The passage from the Gospel of Matthew (23:1-12) we hear on the Thirty-first Sunday in Ordinary Time serves as a reminder that God calls each of us to be a servant for others no matter how old we might be. But now, soon to be in my mid-sixties, I am reaching the age when I can’t remember what I enjoyed for dinner last night. I can’t recall what I walked into a room to do, to get, or to say. I have to pause for a moment to think about where I left my car keys and where I parked my car. Sometimes when I celebrate Mass, my mind searches for the words I have prayed over and over again for nearly thirty years.
As I reflect on my ageing with my loss of memory, it seems to me that I can see it in two different ways. It can be either seen as an unavoidable tragedy or it can be seen as a new way of life. The first way will make me bitter, unhappy, and isolated. The second way will open the doors to sharing who I am and what I have to offer no matter how small, how large, or how unpredictable that may be. To do the former is to deny all the gifts that God has given me. To do the latter is to remain a good and faithful steward of the many gifts God has given me even as the gifts decline in quality and number.
It seems to me that good stewardship calls for simplicity—adjusting my living patterns in order to make the most responsible use of my time, abilities, and finances—to view life as an unbelievable gift from God. Living in a community is the basis for simplicity and a stewardship lifestyle. Whether we are single, married, widowed, or a member of a religious community, common ground is found in a mutual awareness of the sacred and shared love of God and the faith that we profess together.
As believers, we constantly seek to become more “grounded in Christ.” Community teaches us to give from our poverty rather than from our abundance, to become aware that we cannot give more to others until our own needs are taken care of first. “You can’t give what you don’t have” is a common phrase that expresses the need to build and maintain the necessary spiritual, human, material, and financial resources required to reach out to others.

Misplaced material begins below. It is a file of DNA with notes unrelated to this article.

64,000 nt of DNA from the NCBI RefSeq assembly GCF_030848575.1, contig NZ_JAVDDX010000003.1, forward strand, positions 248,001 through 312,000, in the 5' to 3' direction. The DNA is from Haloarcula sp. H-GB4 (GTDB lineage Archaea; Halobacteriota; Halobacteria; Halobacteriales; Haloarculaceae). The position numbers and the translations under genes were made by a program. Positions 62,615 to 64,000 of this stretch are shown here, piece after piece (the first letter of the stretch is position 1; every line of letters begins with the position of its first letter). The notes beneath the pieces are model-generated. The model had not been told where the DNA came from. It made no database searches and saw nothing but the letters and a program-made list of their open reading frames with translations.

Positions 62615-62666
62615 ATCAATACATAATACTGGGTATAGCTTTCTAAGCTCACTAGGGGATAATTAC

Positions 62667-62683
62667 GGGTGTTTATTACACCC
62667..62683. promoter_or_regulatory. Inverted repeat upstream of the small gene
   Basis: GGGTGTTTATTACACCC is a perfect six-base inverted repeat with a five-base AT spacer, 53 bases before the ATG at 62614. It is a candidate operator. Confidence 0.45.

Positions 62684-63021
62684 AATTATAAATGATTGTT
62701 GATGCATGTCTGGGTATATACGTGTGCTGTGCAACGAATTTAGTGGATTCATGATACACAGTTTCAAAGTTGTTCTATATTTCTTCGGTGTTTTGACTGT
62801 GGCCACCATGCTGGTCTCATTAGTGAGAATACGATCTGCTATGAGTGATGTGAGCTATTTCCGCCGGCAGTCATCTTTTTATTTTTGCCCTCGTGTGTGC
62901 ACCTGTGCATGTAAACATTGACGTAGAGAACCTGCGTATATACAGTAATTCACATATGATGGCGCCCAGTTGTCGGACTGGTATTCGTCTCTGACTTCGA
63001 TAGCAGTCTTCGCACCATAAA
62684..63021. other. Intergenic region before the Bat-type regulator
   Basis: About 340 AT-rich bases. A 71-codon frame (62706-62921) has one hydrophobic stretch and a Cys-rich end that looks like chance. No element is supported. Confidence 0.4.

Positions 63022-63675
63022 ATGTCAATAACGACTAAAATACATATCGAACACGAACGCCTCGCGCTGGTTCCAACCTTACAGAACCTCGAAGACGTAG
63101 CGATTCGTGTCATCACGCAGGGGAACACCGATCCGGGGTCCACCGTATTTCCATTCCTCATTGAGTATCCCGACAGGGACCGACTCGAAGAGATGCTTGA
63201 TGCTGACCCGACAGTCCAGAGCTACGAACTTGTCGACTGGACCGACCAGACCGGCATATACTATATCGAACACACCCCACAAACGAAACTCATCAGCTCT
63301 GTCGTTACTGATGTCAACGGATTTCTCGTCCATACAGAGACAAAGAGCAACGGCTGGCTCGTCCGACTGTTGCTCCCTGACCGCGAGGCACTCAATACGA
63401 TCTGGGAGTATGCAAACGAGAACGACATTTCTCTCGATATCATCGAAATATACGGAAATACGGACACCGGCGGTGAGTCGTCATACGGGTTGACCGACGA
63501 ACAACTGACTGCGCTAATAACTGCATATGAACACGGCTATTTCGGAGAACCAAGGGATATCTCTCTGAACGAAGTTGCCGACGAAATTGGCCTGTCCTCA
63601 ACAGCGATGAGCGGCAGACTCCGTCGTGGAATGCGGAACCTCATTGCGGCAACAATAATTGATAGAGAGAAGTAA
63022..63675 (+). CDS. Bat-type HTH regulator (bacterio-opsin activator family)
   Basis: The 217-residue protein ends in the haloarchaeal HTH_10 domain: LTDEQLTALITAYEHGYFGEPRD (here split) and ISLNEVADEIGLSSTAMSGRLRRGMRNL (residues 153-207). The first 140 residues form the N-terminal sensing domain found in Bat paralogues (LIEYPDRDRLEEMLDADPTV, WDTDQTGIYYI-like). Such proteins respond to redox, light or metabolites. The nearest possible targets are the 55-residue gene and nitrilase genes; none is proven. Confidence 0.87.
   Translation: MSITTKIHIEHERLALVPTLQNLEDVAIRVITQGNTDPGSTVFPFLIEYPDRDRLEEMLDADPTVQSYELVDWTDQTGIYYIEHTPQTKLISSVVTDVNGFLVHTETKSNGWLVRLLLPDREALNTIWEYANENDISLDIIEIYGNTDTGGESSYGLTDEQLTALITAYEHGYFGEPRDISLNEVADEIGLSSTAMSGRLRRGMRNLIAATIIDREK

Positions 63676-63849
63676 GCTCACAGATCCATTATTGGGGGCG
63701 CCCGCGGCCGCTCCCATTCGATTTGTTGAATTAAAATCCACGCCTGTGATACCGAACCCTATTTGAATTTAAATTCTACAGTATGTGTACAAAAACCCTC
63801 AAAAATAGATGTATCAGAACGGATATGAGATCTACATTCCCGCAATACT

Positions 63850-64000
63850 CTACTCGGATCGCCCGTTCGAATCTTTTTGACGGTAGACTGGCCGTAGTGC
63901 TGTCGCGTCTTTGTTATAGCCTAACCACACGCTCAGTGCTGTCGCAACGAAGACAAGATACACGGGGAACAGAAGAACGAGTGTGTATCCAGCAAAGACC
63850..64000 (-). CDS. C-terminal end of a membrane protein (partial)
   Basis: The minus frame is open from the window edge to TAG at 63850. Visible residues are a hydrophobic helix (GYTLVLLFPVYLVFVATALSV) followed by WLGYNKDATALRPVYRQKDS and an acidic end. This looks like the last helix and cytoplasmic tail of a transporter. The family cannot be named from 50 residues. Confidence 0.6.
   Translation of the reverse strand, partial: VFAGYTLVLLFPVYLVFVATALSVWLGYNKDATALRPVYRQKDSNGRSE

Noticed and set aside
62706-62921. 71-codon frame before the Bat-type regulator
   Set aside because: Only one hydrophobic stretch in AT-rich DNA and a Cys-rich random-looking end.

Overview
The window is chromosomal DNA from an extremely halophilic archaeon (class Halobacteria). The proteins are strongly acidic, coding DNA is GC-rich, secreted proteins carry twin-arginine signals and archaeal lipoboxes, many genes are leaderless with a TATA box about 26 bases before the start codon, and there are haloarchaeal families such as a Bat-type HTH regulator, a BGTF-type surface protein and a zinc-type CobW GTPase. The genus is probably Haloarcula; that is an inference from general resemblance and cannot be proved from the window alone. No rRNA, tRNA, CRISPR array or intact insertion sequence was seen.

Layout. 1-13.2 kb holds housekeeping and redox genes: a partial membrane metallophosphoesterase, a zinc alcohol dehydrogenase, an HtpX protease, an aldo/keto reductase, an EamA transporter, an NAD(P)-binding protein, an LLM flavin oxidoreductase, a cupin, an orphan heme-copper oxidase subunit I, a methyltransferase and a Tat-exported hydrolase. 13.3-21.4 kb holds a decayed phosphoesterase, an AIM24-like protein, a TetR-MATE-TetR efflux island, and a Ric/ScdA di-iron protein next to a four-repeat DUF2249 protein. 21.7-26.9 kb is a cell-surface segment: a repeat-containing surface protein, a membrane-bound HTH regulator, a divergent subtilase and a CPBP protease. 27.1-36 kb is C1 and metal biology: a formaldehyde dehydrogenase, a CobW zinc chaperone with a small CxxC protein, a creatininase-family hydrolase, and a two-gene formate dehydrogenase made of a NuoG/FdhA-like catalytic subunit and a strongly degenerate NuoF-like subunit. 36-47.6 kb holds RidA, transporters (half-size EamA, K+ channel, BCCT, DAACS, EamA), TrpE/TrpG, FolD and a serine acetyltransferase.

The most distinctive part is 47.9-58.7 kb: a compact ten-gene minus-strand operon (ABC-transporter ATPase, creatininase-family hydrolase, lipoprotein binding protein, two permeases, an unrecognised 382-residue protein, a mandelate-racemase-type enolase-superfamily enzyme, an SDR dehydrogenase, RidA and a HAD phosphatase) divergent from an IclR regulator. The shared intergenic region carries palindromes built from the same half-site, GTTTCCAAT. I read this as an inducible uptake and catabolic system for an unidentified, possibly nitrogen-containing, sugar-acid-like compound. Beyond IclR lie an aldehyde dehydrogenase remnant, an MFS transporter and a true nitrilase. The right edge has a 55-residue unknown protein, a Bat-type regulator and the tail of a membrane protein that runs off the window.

When I was a younger priest, I was hired by two inner city parishes to determine whether or not a successful ministry of evangelization and outreach could be developed and maintained by both parishes working together. While the members of both parishes had the desire to evangelize and to provide outreach ministry, they did not have the necessary human, financial, or material resources to do so. Their hearts and intentions were in the right place but they did not have the strength needed to undertake a new ministry either together or alone. My recommendation, much like the recommendation of a personal trainer, was for them to begin by building up their strength in their own parishes first. They needed to adjust their living patterns in order to make the most responsible use of their time, abilities, and finances to view life as an unbelievable gift from God that they could then share with others through the ministry of evangelization and outreach. At times, I do remember to visit the web-pages of these two parishes. Each one has developed its own unique identity and qualities to provide evangelization and outreach.
Because we are a people for people, we must continually see to it that our own spiritual and physical needs are met so that we can reach out to meet the physical and spiritual needs of others? This requires that we stay aware of and working towards the needed repair and maintenance of the buildings, roofs, and equipment on our campus. This means that the musical instruments, public address system, and liturgical environment that have served us well in the past are repaired or replaced as needed. This calls us to work together to raise funds by processing strawberries to be sold at the State Fair, contributing our time and effort for the Fall Festival, attending the Fix-It Dinner, purchasing pies from the Pie Fund Raiser, continuing to benefit from the Scrip program, and supporting the fund raising activities of the Rosary Society and Men’s Club.
When we reflect on our ageing, it seems to me that we can see it in two different ways. It can be either seen as an unavoidable tragedy or it can be seen as a new way of life. Which do we choose?
Fr. Bob Kelly
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